Area: 6.22 ha (including sportsground and bushland)
Castlecove was the name given by Walter Burley Griffin to the most northern of the three Middle Harbour peninsulas on which he purchased land in 1920. The name reflects the prominence of Innisfallen Castle built in 1904 on the south-east point overlooking Middle Harbour. The park was created by dedication and by purchase when Council approved the Deepwater No 6 Subdivision in 1953. The park pavilion is named after Laurence Frederick McGinty MBE (1921-91), local resident activist, Middle Harbour Ward Alderman 1957-68, Mayor 1960-67 and Member of Parliament for Willoughby 1968-78.
The perimeter path around the oval is named after James Ernest White (1930-2016) a long standing Castle Cove Resident, member of Castle Cove Progress Association, Council’s National Heritage and Bushland Advisory Committee and founding President of the Castle Cove Environment Association.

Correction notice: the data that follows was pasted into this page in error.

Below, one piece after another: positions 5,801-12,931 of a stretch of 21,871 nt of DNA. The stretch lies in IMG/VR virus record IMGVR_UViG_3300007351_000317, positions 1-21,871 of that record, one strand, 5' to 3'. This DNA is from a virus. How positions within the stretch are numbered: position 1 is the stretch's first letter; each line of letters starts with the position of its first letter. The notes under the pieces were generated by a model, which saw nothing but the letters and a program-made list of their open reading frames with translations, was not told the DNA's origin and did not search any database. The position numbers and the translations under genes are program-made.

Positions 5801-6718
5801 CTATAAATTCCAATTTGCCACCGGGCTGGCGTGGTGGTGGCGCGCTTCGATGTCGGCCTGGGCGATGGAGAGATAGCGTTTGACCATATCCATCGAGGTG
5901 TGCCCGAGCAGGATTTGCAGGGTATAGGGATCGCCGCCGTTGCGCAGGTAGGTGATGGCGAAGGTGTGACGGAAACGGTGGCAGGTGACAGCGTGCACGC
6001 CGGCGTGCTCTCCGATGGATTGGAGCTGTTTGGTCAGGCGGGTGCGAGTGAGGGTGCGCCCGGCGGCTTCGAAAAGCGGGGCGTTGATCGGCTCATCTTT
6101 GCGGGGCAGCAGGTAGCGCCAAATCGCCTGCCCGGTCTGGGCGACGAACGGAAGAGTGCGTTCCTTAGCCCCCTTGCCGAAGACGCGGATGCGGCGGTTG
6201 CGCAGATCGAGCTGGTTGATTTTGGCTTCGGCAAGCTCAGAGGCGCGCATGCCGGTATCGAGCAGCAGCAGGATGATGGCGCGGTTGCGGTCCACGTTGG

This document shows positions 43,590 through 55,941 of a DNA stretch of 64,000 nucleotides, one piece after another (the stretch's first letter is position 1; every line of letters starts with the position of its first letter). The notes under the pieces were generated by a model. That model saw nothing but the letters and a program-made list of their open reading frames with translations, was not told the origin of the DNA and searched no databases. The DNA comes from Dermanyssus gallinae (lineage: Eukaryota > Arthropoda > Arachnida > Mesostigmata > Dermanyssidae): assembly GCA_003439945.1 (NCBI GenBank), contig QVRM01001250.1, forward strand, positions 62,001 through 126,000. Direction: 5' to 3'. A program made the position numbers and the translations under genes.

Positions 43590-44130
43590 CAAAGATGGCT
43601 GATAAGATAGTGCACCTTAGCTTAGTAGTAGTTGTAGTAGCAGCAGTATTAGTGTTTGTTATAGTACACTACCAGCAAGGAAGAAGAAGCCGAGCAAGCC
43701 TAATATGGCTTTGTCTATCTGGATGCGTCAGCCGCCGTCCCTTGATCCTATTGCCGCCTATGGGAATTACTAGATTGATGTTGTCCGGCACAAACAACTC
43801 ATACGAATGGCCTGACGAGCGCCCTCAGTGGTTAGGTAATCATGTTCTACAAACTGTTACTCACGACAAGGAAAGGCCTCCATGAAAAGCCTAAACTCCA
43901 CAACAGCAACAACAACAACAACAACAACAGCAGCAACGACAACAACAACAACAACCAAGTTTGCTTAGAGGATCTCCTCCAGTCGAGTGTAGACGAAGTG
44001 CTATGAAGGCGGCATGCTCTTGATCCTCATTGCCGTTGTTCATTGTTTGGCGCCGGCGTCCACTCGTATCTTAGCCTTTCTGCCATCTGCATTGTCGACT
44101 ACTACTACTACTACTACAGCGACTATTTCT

The fenced playground includes a slide, spinner, rocker, swings and giant frog sculpture.
There is a bus stop at Kendall Street which is 500m from the park entrance. Off street parking is available.
The Park acts as an important ecological corridor within a continuous chain of bushland reserves along the foreshores of Middle Harbour. It is important for the movement of wildlife from north-south and is in close proximity to Garigal National Park. Significant species like bandicoots, lyrebirds, and swamp wallabies utilise the Park to pass from the national park through to Willoughby. The Park also connects with two Wildlife Protection Areas: H.D. Robb Reserve to the north-east and North Arm Reserve to the south via Castle Cove Golf Course.
Castle Cove Park, Holly Street, Castle Cove 2069 View Map
Castle Cove Park, Holly Street ,
Castle Cove 2069
Castle Cove Park
Oval area only. Surrounding bushland, children's play area and barbecue areas are prohibited. The oval is unavailable as an off-leash area when being used for sport.
Only between 3pm-11am